Sen. Warner unveils $9.6 million in school funds with Kaine, to speak in city without him is your source for free local news and information in Virginia Beach

(Courtesy Sen. Mark Warner)
(Courtesy Sen. Mark Warner)

What a difference a year makes.

Last August, Senators Mark Warner and Tim Kaine appeared at a town-hall event in Virginia Beach as Democratic colleagues, according to a write-up on Sen. Warner’s website. Now, with fewer than three months to go until the November election and with Kaine running from the No. 2 spot on the Democratic ticket, Sen. Warner is slated to speak in Virginia Beach Thursday about what it all means to Hampton Roads. Fresh off their joint announcement Friday of almost $9.6 million in federal grants for K-12 schools, colleges and universities in the state, including $494,575 for the Virginia Tidewater Consortium for Higher Education, Warner will make his remarks solo this time.

Warner, a two-term senator and former governor, will appear at a senatorial forum sponsored by the Hampton Roads Chamber of Commerce. The event will be held at the Founders Inn and Spa, 5641 Indian River Rd. The program is from noon to 2 p.m., but attendees must arrive by 11:30 a.m., according to a release. The event costs $45 for members and $65 for nonmembers.

On Friday, Senators Kaine and Warner announced that the U.S. Department of Education has earmarked almost $9.6 million in grants for Virginia schools, colleges and universities. The funds include $8.15 million, through the School Improvement Grant (SIG) program, to boost student-classroom achievement in K-12 schools across the state, according to a release. SIGs are allocated, based on need and commitment, to improve student achievement in the “lowest-performing schools,” according to the education department’s website.

An additional $1.4 million in federal funding will come from the Educational Opportunity Centers Program, which provides college-admissions information and counseling to adults who wish to start or continue postsecondary education, according to the Department of Education’s website. These funds will go to: the Virginia Tidewater Consortium for Higher Education ($494,575); Virginia Commonwealth University in Richmond ($236,000), Virginia State University in Petersburg ($236,900), Danville Community College ($236,000) and Portsmouth Public Schools ($235,468), the release said.

“The investment will help close some of the gaps that exist for students at lower-performing schools,” Sen. Warner said in the release. “This is more than just extra funding — this is a lifelong investment in their future success, and in the long-term strength of our communities.”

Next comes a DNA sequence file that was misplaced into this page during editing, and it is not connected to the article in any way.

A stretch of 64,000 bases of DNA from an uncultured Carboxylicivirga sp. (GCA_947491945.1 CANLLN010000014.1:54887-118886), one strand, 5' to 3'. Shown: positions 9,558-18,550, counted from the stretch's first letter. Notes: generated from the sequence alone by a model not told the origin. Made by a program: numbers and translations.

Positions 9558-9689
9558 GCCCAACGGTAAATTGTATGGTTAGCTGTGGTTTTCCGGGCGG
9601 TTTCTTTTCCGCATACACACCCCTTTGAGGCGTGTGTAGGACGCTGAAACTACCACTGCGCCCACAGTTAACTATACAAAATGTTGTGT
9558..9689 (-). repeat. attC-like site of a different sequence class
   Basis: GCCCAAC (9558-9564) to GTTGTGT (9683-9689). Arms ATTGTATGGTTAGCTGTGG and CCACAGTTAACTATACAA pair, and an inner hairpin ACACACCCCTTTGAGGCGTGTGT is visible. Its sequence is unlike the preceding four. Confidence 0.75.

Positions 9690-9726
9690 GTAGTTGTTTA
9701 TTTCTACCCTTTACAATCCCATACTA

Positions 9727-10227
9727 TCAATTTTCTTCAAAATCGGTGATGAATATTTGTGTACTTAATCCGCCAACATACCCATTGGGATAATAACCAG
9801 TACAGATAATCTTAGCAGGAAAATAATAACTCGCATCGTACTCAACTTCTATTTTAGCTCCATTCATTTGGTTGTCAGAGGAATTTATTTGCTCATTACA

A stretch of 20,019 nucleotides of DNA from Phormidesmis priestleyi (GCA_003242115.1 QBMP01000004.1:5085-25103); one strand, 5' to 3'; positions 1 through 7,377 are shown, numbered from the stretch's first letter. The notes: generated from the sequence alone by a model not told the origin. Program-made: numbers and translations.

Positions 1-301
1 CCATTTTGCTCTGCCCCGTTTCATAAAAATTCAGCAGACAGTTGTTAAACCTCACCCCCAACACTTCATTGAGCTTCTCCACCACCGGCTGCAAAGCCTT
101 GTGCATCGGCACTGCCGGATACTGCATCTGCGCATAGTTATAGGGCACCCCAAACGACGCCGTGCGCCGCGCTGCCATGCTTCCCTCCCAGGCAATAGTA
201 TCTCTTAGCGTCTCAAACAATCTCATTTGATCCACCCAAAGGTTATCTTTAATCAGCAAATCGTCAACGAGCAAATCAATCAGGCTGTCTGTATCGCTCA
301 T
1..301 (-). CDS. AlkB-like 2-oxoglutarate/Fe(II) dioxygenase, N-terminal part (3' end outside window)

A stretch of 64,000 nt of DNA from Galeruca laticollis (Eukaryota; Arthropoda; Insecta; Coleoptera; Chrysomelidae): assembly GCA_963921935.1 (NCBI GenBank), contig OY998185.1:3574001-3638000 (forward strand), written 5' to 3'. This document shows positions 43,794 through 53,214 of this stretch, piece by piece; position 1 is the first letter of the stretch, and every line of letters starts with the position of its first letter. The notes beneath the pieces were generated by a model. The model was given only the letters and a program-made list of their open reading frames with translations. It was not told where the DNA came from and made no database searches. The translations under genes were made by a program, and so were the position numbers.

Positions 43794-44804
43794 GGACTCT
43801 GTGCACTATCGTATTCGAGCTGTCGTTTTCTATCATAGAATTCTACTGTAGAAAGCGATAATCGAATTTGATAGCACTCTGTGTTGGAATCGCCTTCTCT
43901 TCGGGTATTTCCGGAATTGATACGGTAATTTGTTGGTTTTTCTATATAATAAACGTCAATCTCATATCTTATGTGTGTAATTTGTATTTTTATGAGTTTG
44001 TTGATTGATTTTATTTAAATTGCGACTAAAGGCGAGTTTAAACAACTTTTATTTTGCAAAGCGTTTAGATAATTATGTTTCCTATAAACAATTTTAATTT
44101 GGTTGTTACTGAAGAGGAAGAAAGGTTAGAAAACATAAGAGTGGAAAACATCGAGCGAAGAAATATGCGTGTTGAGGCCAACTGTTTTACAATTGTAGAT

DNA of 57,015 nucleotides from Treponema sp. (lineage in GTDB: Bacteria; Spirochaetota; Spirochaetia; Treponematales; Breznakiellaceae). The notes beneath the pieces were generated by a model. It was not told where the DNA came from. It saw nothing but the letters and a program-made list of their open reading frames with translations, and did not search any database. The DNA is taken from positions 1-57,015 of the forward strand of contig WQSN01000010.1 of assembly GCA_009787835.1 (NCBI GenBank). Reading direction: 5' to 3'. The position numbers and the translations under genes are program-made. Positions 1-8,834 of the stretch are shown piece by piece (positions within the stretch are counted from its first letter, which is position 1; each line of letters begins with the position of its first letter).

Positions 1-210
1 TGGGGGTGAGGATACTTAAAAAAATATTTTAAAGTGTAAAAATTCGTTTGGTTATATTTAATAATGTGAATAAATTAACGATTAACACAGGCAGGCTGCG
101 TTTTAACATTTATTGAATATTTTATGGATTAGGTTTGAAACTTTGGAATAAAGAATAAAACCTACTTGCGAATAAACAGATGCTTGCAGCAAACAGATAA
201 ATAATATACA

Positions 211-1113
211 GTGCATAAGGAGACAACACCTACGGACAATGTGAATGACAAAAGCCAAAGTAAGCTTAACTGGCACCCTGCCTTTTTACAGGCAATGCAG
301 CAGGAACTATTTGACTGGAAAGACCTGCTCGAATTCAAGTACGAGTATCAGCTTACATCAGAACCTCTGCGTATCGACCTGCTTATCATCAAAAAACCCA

A spokesperson for Sen. Warner could not be reached for comment.

Warner, who first won election to the Senate in 2008, owned a telecommunications business before entering politics, according to a biography on his Senate website. He serves on the Senate Banking, Budget, Finance and Intelligence Committees.

“Decisions being made or deferred in Washington, D.C. on a daily basis are having an impact on the Hampton Roads regional economy and our national security,” the chamber said in a release. “Hear first-hand Senator Warner’s perspectives on the myriad of issues facing the nation, the Commonwealth, and Hampton Roads.”

Senator Kaine is unable to attend the forum because of his selection to serve as former Secretary of State Hillary Clinton’s running mate, according to the chamber’s website.

For more information about the event, go to the chamber’s website.


Correction: A previous version of the article stated, based on a release from Sen. Warner’s office, that the $494,575 federal grant would go to the Old Dominion University Research Foundation. After the article was posted, Dr. Lawrence G. Dotolo, president of the Virginia Tidewater Consortium for Higher Education, clarified that the grant will be administered by the research foundation, but the recipient of the funds will be VTC.

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Joan Quigley is a former Miami Herald business reporter, a graduate of Columbia Journalism School and an attorney. Her writing has appeared in the Washington Post,, and Talking Points Memo. Joan Quigley is a former Miami Herald business reporter, a graduate of Columbia Journalism School and an attorney. Her writing has appeared in the Washington Post,, and Talking Points Memo. Her recent book, Just Another Southern Town: Mary Church Terrell and the Struggle for Racial Justice in the Nation’s Capital, was shortlisted for the 2017 Mark Lynton History Prize. Her first book, The Day the Earth Caved In: An American Mining Tragedy, won the 2005 J. Anthony Lukas Work-in-Progress Award.